Skip to main content

Crucible of Horror (The Corpse) 1970

If you've been thinking to yourself, "I wish Diabolique had more incest, more dream-like acid montages, and more campiness" then I've found the movie your'e looking for: Crucible of Horror. NOT to be confused with Crucible of Terror - of course.

The short version

A terrible man (played by Michael Gough) does terrible things to his wife and daughter. They reach their breaking point and conspire to murder him. Turns out, he's not so easy to murder.

On the surface - this movie seems like a cheap rip-off of better movies; a simple, throw away flick that is rightfully forgotten. But then again, it may be dismissive to simply call this movie a piece of poorly made crap.

One could read this movie as a shitty version of Diabolique: a conspiratory mind-fuck in which an enemy appears to become a friend but is really setting you up to be killed yourself. When Gough appears at the end of the movie, alive and well, his son seemingly unaware of all the previous dealings, you're left to wonder if perhaps his son was in on the whole damn thing from the beginning. The message here? Trust no one.

Perhaps it's really a Tales From the Crypt type story: they really did kill him but, he's such an angry, horrible man that he comes back from the dead to continue tormenting his wife and daughter. The message here? The evil men do lives after them - or some version of that.

Or maybe the entire movie has been a fantasy: a desperate shared dream of getting revenge on your tormentor. Perhaps it's even the inspiration for American Psycho. The message here? Patrick Bateman was right;
"There are no more barriers to cross. All I have in common with the uncontrollable and the insane, the vicious and the evil, all the mayhem I have caused and my utter indifference toward it I have now surpassed. My pain is constant and sharp, and I do not hope for a better world for anyone. In fact, I want my pain to be inflicted on others. I want no one to escape. But even after admitting this, there is no catharsis; my punishment continues to elude me, and I gain no deeper knowledge of myself. No new knowledge can be extracted from my telling. This confession has meant nothing."
Maybe it's more like Lost: these folks are all dead and they're in some sort of purgatory - or even just Hell - where anything can appear to happen but nothing actually changes. The message here? The afterlife ain't much better than this life.

The message here? Anyone can read anything into any movie, given the opportunity.

No trailer for this gem but, you can watch the entire movie right here.


Comments

Popular posts from this blog

Rebuttal: 17 Disturbing Horror Movies You Will Never Watch Again

When I'm not watching movies, I'm reading about movies. I stumble across all kinds of articles, blog posts, book excerpts, etc. in my quest to absorb as much movie knowledge as possible.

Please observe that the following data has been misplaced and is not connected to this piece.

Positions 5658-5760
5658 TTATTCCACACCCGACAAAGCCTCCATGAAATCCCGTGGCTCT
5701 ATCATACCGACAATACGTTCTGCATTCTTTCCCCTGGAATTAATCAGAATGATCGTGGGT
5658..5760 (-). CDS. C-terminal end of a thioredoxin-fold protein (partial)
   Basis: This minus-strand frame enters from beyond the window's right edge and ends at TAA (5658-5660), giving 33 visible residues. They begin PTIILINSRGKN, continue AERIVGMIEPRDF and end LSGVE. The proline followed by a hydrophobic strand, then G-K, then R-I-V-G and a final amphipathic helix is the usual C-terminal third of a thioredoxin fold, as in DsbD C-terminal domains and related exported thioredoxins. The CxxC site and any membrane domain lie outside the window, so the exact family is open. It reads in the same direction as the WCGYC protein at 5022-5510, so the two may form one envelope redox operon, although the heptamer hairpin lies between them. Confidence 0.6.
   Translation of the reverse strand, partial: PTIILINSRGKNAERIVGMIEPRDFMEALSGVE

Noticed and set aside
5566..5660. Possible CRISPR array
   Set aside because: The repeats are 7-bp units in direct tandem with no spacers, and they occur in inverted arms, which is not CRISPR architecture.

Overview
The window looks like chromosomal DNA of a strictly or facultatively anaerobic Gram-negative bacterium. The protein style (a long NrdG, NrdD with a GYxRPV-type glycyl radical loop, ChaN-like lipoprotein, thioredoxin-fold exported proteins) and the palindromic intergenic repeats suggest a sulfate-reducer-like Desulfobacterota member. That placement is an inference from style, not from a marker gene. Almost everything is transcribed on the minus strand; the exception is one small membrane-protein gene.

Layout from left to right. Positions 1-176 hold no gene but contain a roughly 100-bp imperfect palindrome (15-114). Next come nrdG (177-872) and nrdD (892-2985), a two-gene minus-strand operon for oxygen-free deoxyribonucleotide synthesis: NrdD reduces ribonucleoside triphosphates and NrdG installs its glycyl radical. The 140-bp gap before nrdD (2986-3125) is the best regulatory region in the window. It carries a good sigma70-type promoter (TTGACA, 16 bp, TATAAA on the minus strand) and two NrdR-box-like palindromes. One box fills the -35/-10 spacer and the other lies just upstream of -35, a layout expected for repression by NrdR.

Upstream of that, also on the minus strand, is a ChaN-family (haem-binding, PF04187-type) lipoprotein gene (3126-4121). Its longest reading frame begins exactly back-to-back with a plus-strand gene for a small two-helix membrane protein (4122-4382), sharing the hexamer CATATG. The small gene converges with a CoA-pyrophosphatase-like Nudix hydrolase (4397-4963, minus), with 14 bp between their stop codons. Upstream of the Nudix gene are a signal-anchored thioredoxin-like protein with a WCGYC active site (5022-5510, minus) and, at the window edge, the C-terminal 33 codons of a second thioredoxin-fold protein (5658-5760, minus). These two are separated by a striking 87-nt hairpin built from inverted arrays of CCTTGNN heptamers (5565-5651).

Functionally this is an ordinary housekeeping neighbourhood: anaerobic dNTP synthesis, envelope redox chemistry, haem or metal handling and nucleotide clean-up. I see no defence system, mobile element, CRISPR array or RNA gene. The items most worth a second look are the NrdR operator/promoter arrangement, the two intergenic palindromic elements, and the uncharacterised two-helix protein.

Now, I'm snotty and loud-mouthed and opinionated but I'd never begrudge another human their opinion. Seriously. You're absolutely welcome to have any opinion about any thing you want. However, I must warn you, if I think your opinion is stupid, I'm absolutely going to say so.

I've recently stumbled on an article completely brimming with so many idiotic opinions that I'm actually compelled to craft a response.

Here's the gist of the original article: there are some horror movies out there that are so disturbing, you'll only ever want to watch them once. I've have taken her original list and refuted her claims without pulling her entire article over. You can read the original article here.

Let's start at the beginning, with her opening statement:
"Hor…

"I live, I love, I slay & I am Content."

Let me tell you a little about myself; something real about the home I grew up in. There were lots of people around all the time. I was the only child. And, thankfully, I wasn't treated as such. Much like today, I was just the shortest member of the household.

But what's that really mean? Above and beyond it means that I had many influences growing up. For this entry, my father's influence is the most important.

My father loves arms and armor. He loves history and mythology and the art of warfare. And as any good father would, he shared these passions with me as a kid. I remember him making me wooden swords to play with. We played chess together. And I remember him reading me Greek myths and comic books before bed. He also shared his nerdy love of scifi, fantasy, and horror movies with me.

For all of this, I am grateful. And I am now passionate about the same things.

Spoiler alert: the following statement is not a dick joke. I have a love of swords. And barbarians and slay…

Don't Be Afraid Of The Dark - Another Lesson in Not Letting Homeownership Drive You Mad

There's a great history of horror films with "don't" in their titles
Don't Go In the Woods (1981)Don't Go In The House (1980)Don't Look In The Basement (1973)Don't Answer The Phone (1980)Don't Open The Door (1975)Don't Open The Window (1974)Don't Go Near The Park (1981)Etc. These titles suggest horror audiences aren't bright enough to realize the movies they are watching are warnings (premarital sex will make masked slashers target you, mess with nature and you'll end up with an uncontrollable monster, play your heavy metal records backwards and demons will come out of your lawn, etc.) But they also offer sound advise within the context of each film; not following these warnings will get you killed.

Then there's Don't Be Afraid of The Dark, where the oposite seems to be true. The title doesn't actually read as a warning, although the warning is implied there. It actually reads as a wheedling ploy by whatever creature is…